10 life-changing people

Name                                   How you’re different because of them

1.
2.
3.
4.
5.
6.
7.
8.
9.
10.

 

 

Much easier, wasn’t it? It’s easier because people are much more memorable than ideas. And people help us contextualize truth, rather than keeping truth at an intellectual arms-length. When we sit in an auditorium and listen to a preacher proclaim truth, it’s easy to think, “I know someone who needs to hear this.” Or, “That’s a strong truth” without ever applying it.

Small groups are vital to the health of a local church. This reality is best understood when we put the why before the what. I love Sunday morning corporate worship. It energizes me to worship with other believers, and be challenged by good, solid preaching. But corporate gatherings alone will dry me up, spiritually. I need small group life. The times in my life when I was most alive spiritually have been the times when I was concurrently living life in honest, transparent community, not hiding behind a mask. Which is all-too-easy to do when you’re in a corporate setting. Hiding is much tougher when you’re living life with others.

1. It’s easy to hide in a large gathering. It’s tougher to hide in a small group. In fact, it’s nearly impossible. Which, let’s be honest, we’d prefer. Hiding is, at least in the short term, safer, easier, and a lot less messy. But for our spiritual growth, hiding is dangerous. And healing is found in confession with other like-minded believers.

2. It’s too easy to be passive during a sermon. Sermons are primarily about soaking in information. It’s a passive activity, for the most part. But we need to engage with the Scriptures while we engage with others. Good small groups don’t allow the passive person to remain that way. Healthy small groups are more intentional about engagement.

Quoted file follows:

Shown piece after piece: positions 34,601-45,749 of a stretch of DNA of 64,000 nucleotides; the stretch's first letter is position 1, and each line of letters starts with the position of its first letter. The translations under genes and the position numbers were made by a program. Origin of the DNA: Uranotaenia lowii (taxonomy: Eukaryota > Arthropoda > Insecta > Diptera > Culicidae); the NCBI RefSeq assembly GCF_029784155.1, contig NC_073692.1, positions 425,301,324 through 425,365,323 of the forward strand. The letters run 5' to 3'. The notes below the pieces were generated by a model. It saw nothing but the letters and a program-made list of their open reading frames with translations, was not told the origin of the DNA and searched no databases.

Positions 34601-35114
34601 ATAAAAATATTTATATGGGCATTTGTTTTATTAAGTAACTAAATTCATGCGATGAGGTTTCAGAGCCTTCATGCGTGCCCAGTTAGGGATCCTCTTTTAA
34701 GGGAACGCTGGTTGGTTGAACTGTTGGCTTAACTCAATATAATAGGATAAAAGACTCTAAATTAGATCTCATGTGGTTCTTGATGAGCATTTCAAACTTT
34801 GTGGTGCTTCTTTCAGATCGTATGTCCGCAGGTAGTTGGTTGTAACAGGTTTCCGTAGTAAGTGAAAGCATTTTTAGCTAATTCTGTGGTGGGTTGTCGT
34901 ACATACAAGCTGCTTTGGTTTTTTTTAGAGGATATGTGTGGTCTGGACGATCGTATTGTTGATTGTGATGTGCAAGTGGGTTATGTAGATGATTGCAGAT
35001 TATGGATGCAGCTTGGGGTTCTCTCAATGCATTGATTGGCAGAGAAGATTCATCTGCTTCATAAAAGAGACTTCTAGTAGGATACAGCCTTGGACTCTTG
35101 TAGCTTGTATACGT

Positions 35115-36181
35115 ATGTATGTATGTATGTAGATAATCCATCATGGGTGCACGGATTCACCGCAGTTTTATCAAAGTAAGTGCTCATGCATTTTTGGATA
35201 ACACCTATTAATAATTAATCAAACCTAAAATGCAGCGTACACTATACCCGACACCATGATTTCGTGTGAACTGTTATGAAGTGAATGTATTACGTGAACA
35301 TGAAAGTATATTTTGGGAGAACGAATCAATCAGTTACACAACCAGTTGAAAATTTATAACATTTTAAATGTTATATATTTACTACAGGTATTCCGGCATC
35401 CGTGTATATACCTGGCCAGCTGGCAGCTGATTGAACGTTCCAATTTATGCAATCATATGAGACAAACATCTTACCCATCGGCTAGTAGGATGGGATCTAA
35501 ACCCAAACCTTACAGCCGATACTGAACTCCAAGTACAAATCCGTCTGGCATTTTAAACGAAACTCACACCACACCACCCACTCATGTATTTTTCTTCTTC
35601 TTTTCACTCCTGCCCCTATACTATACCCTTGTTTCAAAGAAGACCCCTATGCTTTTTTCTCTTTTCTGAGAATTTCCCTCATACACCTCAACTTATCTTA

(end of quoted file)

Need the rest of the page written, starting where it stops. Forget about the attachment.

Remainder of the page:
3. There is little to no accountability in corporate worship. If you, in your heart, commit to some area of obedience during a sermon, who is going to help you follow through with that? Our hearts are weak and our wills easily swayed, so we need others to walk alongside us. Follow-through is much easier in a small group than in a corporate setting, as we have people praying for our particular needs in smaller groups.

4. We’re prone to think we matter too little in corporate worship. In a room full of people, we are tempted to think that, in the big scheme of things, we really don’t matter. Unfortunately, we can fall into the trap of believing that our perspective, our gifts, our struggles, and our victories don’t carry much weight. Small groups remind us that we are loved, cared for, and bring culture-shaping gifts to the table that God intends to use.

5. We’re prone to think we matter too much in corporate worship. In a corporate setting, the other side of the coin is that we think our problems are the only ones that matter, that nobody really understands our struggles. Nobody could possibly know our pain. Nobody could remotely grasp our situation. Small groups remind us that others have problems like we do. .

6. We’re prone to think, “They need to hear this” in corporate worship. Don’t lie. You’ve thought that. You’ve heard a sermon and said, “Oh man, I sure wish _____ was here. She needs to hear this.” How arrogant are we when our only thought is how God could be speaking to someone else, instead of to us directly? Small groups challenge us to apply Truth personally.  Small groups don’t let us get away with, “they need this.”

7. We’re prone to think, “This is only for me” in corporate worship. When we’re not thinking, “This is only for them,” we can easily think, “This is only for me.” We’re good at making the world revolve around us, especially when it comes to feeling sorry for ourselves. Small groups keep us from cycling into destructive self-pity and loathing. They help us think rightly about ourselves and God, reminding us that we’re only a part of the whole, and that other people are dealing with “life,” too. We’re told to “encourage one another daily” because our hearts are prone to being deceived by sin (Hebrews 3:13). We’ve got to have others to help us think rightly.